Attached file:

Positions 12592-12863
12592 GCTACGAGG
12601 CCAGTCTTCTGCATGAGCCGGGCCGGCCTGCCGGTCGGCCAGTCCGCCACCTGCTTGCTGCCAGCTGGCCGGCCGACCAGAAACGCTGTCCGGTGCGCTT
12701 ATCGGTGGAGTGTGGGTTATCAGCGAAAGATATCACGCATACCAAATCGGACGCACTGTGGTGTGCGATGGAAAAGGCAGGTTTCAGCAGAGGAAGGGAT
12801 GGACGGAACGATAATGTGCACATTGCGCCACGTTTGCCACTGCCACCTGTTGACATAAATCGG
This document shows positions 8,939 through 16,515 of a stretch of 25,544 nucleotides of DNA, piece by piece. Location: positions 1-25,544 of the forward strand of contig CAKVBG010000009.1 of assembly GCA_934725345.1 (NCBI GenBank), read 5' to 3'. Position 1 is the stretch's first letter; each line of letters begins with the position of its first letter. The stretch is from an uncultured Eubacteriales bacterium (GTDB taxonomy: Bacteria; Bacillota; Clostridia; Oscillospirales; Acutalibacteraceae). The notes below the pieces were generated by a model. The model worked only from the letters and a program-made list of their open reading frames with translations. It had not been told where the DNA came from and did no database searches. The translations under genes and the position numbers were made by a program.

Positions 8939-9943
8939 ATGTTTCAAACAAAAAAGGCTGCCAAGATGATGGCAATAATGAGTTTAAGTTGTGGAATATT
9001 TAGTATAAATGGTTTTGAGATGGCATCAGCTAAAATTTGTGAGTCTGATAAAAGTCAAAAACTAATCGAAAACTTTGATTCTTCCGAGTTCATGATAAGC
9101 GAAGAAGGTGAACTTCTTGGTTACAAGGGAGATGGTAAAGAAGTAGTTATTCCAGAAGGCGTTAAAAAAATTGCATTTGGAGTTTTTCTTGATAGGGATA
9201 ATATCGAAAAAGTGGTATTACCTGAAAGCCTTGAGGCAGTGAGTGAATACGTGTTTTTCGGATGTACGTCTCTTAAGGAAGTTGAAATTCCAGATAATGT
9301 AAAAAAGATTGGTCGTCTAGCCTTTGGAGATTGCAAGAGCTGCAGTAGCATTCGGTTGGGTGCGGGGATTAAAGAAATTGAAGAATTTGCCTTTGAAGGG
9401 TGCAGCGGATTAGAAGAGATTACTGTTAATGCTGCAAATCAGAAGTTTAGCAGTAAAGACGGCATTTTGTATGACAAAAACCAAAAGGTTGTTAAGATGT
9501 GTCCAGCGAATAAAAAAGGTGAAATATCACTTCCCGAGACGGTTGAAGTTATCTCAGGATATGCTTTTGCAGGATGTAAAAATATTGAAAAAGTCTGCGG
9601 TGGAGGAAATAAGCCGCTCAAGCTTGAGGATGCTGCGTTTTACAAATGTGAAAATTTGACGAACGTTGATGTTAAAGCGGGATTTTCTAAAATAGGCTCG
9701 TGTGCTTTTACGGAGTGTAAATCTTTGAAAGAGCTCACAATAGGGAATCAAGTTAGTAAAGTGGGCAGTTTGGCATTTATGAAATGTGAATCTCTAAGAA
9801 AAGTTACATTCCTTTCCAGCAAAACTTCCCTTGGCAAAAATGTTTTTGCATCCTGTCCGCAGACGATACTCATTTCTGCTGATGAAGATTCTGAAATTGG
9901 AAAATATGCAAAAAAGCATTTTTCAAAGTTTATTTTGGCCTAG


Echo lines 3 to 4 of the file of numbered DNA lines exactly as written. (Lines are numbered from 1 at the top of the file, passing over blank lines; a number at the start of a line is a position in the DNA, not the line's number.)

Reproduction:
12601 CCAGTCTTCTGCATGAGCCGGGCCGGCCTGCCGGTCGGCCAGTCCGCCACCTGCTTGCTGCCAGCTGGCCGGCCGACCAGAAACGCTGTCCGGTGCGCTT
12701 ATCGGTGGAGTGTGGGTTATCAGCGAAAGATATCACGCATACCAAATCGGACGCACTGTGGTGTGCGATGGAAAAGGCAGGTTTCAGCAGAGGAAGGGAT